Hope for the future? It's within humanity's grasp


Comment: Despite the difficulties of 2016, the evidence of human evolution gives reasons for hope rather than despair

6th January 2017
By John Hands

Last year drew to a close with great pessimism among many of us for humankind's future. It's easy to see why. The Taliban has reemerged in Operation Omari against the NATO-supported government in Afghanistan. Civil wars rage in Somalia, Libya, and Syria. Their populations diverge into ethnic and religious groups aggressively competing to control territory. Hierarchical regimes, like that of Syrian president Bashar al-Assad, counter-terrorism with terrorism. Graphic images of attacks on Aleppo's hospitals that kill injured women and children are shocking indictments of the ineffectiveness of the UN, which was founded to prevent wars.

That pessimism is deepened by witnessing the response of 'civilised' countries to these examples of divergence, competition, and aggression. Refugees fleeing the atrocities have fuelled a jingoism that in some cases has developed into neofascism. Anti-immigration nationalist parties have surged throughout Europe and the rest of the world. Finally, Donald Trump is elected as the new US president on an appeal to jingoism, anti-immigrant rhetoric and misogyny.

However, examining the evidence of human evolution over the long term gives reasons for hope rather than despair.

Reflective consciousness resulted in the development of the UN, Médecins Sans Frontières, Greenpeace: bodies committed to cooperation, peace, and altruism

What marked our emergence as a distinct species some 25,000 years ago wasn't the size or shape of our skulls, or that we walked upright, or that we lacked body hair, or the genes we possessed. What made us unique was reflective consciousness.

Consciousness distinguishes a living thing from an inanimate thing, like a rock. It is an awareness of the environment, other lifeforms, and self that can lead to action, and is possessed in rudimentary form by the simplest species like bacteria.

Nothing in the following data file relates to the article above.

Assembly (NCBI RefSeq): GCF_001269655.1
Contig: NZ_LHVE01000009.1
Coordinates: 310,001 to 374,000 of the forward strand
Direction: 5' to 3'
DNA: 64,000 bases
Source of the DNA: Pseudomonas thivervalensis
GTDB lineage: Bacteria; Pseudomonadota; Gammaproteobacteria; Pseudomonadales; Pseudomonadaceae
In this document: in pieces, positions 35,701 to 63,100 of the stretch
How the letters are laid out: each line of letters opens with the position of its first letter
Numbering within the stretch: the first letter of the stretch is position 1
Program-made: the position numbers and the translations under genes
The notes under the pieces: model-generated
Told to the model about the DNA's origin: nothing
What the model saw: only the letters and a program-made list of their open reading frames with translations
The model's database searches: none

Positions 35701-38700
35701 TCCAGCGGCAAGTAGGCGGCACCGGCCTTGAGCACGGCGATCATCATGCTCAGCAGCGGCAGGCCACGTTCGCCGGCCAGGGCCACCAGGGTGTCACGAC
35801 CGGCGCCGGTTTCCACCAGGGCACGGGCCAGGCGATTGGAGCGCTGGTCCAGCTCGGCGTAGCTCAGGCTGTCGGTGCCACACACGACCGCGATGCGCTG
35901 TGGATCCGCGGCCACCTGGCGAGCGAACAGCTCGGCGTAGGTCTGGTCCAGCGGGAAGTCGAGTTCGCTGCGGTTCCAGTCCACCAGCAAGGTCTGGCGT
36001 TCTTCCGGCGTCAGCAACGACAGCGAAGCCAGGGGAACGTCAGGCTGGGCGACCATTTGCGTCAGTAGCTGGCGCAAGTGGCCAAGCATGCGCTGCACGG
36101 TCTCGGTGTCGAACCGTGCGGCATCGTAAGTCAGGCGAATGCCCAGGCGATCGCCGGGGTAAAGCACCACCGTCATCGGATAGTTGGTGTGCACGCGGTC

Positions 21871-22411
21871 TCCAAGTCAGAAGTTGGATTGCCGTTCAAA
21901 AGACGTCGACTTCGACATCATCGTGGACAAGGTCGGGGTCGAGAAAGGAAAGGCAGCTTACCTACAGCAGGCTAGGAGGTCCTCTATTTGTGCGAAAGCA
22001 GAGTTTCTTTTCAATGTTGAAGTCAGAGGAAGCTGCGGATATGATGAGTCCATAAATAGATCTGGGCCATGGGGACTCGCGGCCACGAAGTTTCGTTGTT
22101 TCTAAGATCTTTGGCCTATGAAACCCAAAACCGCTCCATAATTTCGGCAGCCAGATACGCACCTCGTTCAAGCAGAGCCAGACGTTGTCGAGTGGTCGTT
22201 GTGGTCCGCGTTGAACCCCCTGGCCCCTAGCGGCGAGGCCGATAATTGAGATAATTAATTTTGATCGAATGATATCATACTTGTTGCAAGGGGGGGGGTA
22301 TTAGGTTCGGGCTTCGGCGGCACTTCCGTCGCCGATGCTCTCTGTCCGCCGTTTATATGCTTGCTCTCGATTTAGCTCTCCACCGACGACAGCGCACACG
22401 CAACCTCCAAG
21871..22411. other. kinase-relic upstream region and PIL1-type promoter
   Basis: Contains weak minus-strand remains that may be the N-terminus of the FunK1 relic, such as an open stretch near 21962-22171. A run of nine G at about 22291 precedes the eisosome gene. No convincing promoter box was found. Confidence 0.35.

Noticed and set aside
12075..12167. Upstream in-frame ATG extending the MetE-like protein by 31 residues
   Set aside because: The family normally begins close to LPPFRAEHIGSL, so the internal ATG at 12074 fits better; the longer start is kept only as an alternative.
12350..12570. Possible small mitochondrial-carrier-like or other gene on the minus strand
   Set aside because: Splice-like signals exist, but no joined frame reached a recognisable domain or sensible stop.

In the evolutionary lineage leading to humans, consciousness increased with increasing neural complexity and centration in the brain until, with humans, it became conscious of itself. We are the only species that not only knows but also knows that it knows.

Such thinking about ourselves and our future resulted in innovative behaviour, including cooperation and convergence. Hunter-gatherer families worked together in tribes for their mutual survival. Some 10,000 years ago they began settling in more productive, larger village communities that expanded into city states and then nations. Barely 65 years ago – 0.26 per cent of human existence – reflective consciousness resulted in the development of supranational bodies like the United Nations and its agencies such as UNICEF; as well as nongovernment organisations, like Médecins Sans Frontières and Greenpeace, committed to cooperation, peace, and altruism without distinction of race, skin colour, or religion.

But this new and evolving reflective consciousness had to contend with powerful instincts inherited from several million years of prehuman ancestry. These instincts are characterised by aggression, hierarchism, and divergence into competing groups.

Reflective consciousness as part of human nature has slowly been increasing, but the long-term pattern of evidence shows temporary setbacks in the direction of evolutionary travel. Larger human societies reverted to hierarchy and subjugation of the population by a king or emperor claiming a divine right to rule. Such empires aggressively competed with each other for territory before their eventual demise.

While prehuman instincts still dominate human behaviour, they have been decreasing

The good news is that reflective consciousness has been accelerating since the emergence of philosophical thinking 3,000 years ago; and at an even faster rate since the emergence of scientific thinking some 670 years ago. While prehuman instincts still dominate human behaviour, they have been decreasing.

The reflective response to recent events should not be pessimism but a recognition that these are temporary setbacks on humankind's evolutionary path. It should increase our compassion for the victims of divergence, hierarchism, competition and aggression, and it should redouble our efforts to practise peaceful cooperation and altruism as the only way for the human species to survive and continue to evolve.

John Hands is the author of COSMOSAPIENS Human Evolution from the Origin of the Universe, published by Duckworth at £16.99, ducknet.co.uk/books/all/Cosmosapiens


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